"Everyone has the right, individually and in association with others, to promote and to strive for the protection and realization of human rights and fundamental freedoms at the national and international levels."
Article 1, UN Declaration on Human Rights Defenders]

What are NGOs?

Get up, stand up, stand up for your rights!
Bob Marley

The term non-governmental or non-profit is normally used to cover the range of organisations which go to make up civil society. Such organisations are characterised, in general, by having as the purpose of their existence something other than financial profit. However, this leaves a huge multitude of reasons for existence and a wide variety of enterprises and activities. NGOs range from small pressure groups on, for example, specific environmental concerns or specific human rights violations, through educational charities, women's refuges, cultural associations, religious organisations, legal foundations, humanitarian assistance programmes – and the list could continue – all the way to the huge international organisations with hundreds or even thousands of branches or members in different parts of the world.
In this section, we look briefly at the significant role that such organisations have had, and continue to have, in the protection of human rights throughout the world. At nearly every level of the different attempts to preserve the dignity of individual citizens when this is threatened by the power of the state, NGOs play a crucial role in:

  • fighting individual violations of human rights either directly or by supporting particular ‘test cases' through relevant courts
  • offering direct assistance to those whose rights have been violated
  • lobbying for changes to national, regional or international law
  • helping to develop the substance of those laws
  • promoting knowledge of, and respect for, human rights among the population.

The contribution of NGOs is important not only in terms of the results that are achieved, and therefore for the optimism that people may feel about the defence of human rights in the world, but also because NGOs are, in a very direct sense, tools that are available to be used by individuals and groups throughout the world. They are managed and co-ordinated – as many organisations are – by private individuals, but they also draw a large part of their strength from other members of the community offering voluntary support to their cause. This fact gives them great significance for those individuals who would like to contribute to the improvement of human rights in the world.

Types of human rights NGOs

The 1993 UN World Conference on Human Rights – known as the Vienna Conference – was attended by 841 NGOs from throughout the world, all of which described themselves as working with a human rights mission. Though an impressive figure in itself, this actually represented only a tiny fraction of the total number of human rights NGOs active in the world.

Most self-professed "human rights organisations" tend to be engaged in the protection of civil and political rights. The best known of such organisations, at least on the international stage, include Amnesty International, Human Rights Watch, the International Federation for Human Rights, Human Rights First and Interights. However, as we have seen, civil and political rights are just one category of the many different human rights recognised by the international community, and new rights are continuing to emerge, even today. When we take this into account and consider the NGOs active in countering poverty, violence, racism, health problems, homelessness and environmental concerns, to name just a few, the actual number of NGOs engaged in human rights protection, in one form or another, runs into the hundreds of thousands throughout the world.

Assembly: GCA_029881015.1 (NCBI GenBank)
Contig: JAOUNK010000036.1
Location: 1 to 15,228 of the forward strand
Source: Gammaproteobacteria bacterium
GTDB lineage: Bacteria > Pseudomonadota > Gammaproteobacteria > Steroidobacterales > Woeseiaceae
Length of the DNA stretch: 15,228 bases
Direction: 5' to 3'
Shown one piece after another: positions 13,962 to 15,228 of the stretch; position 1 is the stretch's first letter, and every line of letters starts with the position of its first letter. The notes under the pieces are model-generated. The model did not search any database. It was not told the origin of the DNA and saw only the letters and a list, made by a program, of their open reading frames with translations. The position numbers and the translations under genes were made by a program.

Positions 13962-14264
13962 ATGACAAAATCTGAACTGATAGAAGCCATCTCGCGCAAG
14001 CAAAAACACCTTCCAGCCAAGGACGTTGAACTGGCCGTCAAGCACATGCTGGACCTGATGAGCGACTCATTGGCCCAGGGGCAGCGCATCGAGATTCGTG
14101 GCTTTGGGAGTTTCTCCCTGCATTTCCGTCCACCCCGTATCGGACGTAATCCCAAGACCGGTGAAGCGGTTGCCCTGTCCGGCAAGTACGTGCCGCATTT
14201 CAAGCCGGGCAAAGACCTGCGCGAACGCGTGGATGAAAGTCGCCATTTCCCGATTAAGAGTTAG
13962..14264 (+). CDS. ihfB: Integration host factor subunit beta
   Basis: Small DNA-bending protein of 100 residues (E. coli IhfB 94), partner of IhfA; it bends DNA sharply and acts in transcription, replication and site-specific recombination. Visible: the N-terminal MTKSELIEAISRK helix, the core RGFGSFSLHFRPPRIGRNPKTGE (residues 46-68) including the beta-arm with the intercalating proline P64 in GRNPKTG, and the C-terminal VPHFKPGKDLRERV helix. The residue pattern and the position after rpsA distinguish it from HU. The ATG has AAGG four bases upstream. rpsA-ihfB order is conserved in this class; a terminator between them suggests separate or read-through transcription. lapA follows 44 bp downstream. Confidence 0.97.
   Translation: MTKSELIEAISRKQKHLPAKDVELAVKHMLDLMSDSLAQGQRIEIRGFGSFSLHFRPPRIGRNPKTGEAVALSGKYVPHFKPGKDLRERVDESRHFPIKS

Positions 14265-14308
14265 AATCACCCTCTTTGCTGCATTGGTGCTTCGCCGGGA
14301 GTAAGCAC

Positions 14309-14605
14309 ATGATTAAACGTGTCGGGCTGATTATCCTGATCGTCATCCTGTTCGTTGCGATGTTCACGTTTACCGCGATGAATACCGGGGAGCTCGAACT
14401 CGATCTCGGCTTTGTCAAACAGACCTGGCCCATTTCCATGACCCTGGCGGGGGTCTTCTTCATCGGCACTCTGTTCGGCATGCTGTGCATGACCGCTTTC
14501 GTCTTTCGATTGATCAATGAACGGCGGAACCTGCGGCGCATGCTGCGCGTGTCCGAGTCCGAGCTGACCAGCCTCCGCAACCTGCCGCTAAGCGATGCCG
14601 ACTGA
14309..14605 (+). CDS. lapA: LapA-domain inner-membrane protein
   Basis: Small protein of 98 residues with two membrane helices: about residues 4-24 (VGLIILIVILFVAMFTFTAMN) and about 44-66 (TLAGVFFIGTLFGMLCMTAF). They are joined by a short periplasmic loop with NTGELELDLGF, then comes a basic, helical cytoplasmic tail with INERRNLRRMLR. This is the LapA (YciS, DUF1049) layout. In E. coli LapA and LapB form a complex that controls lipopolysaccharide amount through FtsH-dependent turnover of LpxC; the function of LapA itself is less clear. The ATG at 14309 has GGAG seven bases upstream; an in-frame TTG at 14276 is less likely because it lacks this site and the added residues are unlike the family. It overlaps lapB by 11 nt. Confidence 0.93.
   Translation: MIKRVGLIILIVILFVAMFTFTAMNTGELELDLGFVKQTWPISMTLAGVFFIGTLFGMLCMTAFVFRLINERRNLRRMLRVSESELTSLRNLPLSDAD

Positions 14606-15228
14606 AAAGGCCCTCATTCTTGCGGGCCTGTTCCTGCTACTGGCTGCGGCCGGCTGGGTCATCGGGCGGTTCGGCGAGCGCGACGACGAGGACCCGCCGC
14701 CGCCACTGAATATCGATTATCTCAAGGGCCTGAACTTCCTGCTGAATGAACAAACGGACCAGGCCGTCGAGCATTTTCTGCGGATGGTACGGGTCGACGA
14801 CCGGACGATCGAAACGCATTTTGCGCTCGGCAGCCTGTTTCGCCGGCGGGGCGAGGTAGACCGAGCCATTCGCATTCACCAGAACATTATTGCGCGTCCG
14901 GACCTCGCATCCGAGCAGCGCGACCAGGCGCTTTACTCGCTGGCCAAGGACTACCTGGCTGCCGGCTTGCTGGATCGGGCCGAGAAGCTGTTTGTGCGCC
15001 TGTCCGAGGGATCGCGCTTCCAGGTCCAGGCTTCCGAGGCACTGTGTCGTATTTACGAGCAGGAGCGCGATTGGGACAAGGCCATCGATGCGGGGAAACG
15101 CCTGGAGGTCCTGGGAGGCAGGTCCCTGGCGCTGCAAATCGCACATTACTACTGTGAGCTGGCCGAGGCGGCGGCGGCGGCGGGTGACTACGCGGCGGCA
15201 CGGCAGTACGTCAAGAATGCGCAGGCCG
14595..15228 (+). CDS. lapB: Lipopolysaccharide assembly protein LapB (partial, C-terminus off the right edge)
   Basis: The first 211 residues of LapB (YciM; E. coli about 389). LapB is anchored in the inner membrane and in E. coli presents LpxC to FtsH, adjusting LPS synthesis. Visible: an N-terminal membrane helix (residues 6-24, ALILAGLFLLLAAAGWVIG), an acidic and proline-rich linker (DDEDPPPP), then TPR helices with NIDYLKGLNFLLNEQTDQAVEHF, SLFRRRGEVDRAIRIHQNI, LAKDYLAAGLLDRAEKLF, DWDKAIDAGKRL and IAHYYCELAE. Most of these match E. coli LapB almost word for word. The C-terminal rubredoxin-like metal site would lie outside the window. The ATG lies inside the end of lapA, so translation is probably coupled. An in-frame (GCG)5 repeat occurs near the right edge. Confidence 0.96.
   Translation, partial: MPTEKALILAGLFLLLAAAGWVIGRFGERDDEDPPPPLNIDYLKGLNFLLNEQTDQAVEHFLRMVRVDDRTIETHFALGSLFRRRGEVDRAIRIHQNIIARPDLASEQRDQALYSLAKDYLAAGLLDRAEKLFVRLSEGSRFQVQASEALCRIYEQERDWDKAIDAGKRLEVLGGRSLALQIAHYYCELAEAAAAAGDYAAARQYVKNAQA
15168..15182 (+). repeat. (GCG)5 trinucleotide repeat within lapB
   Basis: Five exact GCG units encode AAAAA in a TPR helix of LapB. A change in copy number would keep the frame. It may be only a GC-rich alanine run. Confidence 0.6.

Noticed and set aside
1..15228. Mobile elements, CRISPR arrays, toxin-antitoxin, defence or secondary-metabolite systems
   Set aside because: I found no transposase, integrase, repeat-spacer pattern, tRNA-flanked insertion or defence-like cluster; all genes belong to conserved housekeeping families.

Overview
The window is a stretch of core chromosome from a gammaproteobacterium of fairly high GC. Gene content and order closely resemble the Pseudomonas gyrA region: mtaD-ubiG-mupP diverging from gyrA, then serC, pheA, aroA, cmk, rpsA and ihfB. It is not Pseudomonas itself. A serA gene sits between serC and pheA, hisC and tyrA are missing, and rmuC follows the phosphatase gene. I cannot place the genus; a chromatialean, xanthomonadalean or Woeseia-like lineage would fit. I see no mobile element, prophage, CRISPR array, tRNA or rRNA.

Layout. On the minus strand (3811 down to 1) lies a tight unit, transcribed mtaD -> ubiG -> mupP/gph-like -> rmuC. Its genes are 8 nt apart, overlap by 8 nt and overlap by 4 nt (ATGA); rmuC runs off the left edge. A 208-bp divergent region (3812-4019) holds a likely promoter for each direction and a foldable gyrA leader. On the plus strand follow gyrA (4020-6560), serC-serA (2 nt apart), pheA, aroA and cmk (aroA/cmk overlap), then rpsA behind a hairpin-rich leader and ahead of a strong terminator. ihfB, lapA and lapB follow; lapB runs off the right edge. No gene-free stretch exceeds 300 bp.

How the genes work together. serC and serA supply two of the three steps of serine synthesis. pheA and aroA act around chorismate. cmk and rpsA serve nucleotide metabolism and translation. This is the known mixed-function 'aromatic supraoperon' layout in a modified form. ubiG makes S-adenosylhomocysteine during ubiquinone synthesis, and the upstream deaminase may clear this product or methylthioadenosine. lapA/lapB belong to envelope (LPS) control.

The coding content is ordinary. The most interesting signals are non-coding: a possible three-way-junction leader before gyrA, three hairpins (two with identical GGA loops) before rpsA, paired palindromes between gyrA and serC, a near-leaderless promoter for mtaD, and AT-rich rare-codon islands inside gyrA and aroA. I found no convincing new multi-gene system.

Question: Do you know of any NGOs fighting for human rights in your country?

How do they influence the process?

God gives us hands, but He does not build bridges.
Arab proverb

NGOs may attempt to engage in the protection of human rights at various different stages or levels, and the strategies they employ will vary according to the nature of their objectives – their specificity or generality; their long-term or short-term nature; their local, national, regional or international scope, and so on.

a.  Direct assistance

It is particularly common for NGOs working on social and economic rights to offer some form of direct service to those who have been victims of human rights violations. Such services may include forms of humanitarian assistance, protection or training to develop new skills. Alternatively, where the right is protected by law, they may include legal advocacy or advice on how to present claims.
In many cases, however, direct assistance to the victim of a violation or a human rights defender is either not possible or does not represent the best use of an organisation's resources. On such occasions, and this probably represents the majority of cases, NGOs need to take a longer term view and to think of other ways either of rectifying the violation or of preventing similar occurrences from happening in the future.

b.  Collecting accurate information

If there is a fundamental strategy lying at the base of the different forms of NGO activism, it is perhaps the idea of attempting to "show up" the perpetrators of injustice. Governments are very often able to shirk their obligations under the international treaties, or other rights standards, that they have signed up to because the impact of their policies is simply not known to the general public. Collecting such information and using it to promote transparency in the human rights record of governments is essential in holding them to account and is frequently used by NGOs.
They attempt to put pressure on people or governments by identifying an issue that will appeal to people's sense of injustice and then making it public.